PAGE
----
Apr 15, 2013

Aged Cheese and Lactose Intolerance

Last night my husband and I were driving home from an event and stopped to pick up a quick dinner at a favorite drive-through.  I love their salads, but had to ask them to leave off the cheese, then came home and added some of my own cheese from our refrigerator.  It is necessary for me to do this because I'm VERY lactose intolerant.  It can mean spending a miserable day the next day if I accidentally eat something that contains lactose. 

I LOVE cheese, whether it be an extra-sharp cheddar or an Italian cheese that you purchase in the store or online to be grated and added to, or put on top of, your favorite Italian pasta dish.

Generally, the longer a cheese is aged, the less lactose it contains.  The bacteria used in aging and curing, including Lactobacillus, break down the lactose in the cheese, so naturally the longer the cheese ages, the better.  These cheeses might include your hard Parmesans, well aged cheddar, and similar cheeses.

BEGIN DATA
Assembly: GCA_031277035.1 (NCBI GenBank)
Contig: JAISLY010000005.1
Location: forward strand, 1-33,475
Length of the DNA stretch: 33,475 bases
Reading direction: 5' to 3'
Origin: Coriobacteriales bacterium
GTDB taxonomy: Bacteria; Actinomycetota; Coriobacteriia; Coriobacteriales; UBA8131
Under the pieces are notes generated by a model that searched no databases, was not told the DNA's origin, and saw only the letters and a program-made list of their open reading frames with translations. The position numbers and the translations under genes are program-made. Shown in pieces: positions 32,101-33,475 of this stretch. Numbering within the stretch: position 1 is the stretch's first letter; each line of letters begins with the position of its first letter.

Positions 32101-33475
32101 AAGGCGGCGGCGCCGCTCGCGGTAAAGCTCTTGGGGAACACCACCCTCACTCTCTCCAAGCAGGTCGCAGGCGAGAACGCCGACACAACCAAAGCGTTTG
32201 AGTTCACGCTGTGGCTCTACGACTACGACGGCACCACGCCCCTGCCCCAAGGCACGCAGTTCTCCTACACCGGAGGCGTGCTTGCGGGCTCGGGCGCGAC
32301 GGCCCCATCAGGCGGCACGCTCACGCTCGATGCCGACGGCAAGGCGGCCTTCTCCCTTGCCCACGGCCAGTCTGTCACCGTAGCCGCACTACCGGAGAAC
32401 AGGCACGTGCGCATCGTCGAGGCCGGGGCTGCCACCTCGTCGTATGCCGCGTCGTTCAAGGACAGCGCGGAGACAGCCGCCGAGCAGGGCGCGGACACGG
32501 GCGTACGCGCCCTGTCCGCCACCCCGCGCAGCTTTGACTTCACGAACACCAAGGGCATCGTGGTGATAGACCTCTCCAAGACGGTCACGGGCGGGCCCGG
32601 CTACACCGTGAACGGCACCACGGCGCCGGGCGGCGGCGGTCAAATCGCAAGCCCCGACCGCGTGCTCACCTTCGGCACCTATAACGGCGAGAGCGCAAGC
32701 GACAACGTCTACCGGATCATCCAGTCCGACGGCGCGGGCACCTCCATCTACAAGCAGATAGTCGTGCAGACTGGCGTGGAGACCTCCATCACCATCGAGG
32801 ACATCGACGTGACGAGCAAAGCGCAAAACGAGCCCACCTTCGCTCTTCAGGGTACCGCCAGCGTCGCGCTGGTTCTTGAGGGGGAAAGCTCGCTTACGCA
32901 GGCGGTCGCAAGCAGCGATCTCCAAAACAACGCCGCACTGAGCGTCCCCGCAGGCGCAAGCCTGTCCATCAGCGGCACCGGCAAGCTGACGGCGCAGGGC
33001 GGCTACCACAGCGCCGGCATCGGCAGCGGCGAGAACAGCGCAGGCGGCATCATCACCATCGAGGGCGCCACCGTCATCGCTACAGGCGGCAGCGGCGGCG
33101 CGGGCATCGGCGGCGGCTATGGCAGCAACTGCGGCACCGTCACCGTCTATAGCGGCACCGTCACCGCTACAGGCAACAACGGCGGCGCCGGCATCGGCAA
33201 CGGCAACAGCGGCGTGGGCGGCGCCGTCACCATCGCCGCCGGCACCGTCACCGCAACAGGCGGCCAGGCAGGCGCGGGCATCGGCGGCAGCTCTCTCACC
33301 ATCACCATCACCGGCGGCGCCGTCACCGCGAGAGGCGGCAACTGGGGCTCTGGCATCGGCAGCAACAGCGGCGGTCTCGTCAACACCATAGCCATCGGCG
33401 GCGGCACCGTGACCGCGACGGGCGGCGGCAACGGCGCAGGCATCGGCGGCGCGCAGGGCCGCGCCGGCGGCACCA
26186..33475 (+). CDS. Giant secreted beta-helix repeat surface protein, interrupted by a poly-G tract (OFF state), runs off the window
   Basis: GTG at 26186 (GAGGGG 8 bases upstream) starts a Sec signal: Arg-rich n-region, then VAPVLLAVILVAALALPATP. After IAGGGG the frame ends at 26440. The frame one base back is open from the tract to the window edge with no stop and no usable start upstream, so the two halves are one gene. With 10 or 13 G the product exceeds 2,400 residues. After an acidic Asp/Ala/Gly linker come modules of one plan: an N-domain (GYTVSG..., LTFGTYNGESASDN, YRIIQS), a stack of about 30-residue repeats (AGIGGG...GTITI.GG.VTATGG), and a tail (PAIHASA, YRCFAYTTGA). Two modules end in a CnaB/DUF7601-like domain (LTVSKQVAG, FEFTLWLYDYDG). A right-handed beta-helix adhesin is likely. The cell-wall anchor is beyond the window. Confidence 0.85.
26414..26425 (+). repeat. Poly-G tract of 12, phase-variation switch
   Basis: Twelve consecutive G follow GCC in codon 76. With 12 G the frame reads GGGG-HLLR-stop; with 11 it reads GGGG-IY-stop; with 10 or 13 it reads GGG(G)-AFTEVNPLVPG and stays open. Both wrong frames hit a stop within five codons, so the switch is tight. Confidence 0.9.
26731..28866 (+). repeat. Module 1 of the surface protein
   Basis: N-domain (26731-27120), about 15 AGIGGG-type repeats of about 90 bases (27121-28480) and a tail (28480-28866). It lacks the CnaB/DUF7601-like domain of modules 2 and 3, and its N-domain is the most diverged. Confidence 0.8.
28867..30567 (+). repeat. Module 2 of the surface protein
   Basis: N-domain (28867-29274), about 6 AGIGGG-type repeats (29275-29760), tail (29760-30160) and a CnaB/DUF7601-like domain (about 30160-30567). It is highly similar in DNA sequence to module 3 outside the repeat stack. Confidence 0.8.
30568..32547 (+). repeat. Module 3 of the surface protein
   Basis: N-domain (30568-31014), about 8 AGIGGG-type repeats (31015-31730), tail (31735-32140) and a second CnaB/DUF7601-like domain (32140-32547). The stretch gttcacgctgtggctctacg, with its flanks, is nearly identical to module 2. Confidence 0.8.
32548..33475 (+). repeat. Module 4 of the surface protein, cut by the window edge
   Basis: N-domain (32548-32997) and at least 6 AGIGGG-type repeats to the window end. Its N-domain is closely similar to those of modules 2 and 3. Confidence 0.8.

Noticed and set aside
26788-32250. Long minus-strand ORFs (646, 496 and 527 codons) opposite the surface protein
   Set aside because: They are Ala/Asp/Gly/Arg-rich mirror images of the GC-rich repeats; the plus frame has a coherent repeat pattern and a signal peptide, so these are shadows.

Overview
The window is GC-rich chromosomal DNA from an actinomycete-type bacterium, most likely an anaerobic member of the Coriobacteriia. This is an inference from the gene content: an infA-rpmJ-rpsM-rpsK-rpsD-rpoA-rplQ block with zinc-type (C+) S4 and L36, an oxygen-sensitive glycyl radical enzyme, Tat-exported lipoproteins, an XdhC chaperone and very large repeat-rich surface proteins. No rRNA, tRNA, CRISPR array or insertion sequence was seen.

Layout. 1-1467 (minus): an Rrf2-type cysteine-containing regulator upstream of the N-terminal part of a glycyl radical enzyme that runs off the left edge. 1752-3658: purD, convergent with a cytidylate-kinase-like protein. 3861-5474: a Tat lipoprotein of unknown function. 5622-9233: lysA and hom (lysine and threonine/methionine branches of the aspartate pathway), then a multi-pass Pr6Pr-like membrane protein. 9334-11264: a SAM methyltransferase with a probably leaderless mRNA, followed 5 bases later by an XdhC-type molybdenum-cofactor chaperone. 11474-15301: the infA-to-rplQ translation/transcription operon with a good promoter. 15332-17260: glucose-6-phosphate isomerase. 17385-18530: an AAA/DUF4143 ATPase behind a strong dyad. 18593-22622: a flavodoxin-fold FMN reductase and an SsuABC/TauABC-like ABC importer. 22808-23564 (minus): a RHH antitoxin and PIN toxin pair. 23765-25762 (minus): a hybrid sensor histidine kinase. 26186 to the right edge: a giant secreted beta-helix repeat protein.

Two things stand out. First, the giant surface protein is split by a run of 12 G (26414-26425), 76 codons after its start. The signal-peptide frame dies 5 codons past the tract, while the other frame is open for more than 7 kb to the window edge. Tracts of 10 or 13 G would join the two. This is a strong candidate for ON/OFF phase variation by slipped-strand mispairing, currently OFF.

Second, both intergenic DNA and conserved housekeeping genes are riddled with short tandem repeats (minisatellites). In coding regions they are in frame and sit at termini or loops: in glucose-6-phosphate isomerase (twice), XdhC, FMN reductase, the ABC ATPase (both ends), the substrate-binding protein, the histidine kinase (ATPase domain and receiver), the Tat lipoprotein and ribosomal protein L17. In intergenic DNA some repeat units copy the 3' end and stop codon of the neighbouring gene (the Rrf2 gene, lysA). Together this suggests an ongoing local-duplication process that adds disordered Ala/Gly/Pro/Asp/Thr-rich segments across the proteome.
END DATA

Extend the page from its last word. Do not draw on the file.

When you visit a site and are interested in a cheese they are offering, and no information is provided regarding lactose intolerance, contact the owner and inquire.  By doing so, more and more sellers of cheese will be be inclined to add this important information to their sites, packaging and advertising material.

Updated 4/12/16
When shopping in the store, I only purchase cheeses that are marked "Lactose Free" or with something indicating there is no lactose on the label. Just because one brand sells a particular cheese with no lactose doesn't mean another does.

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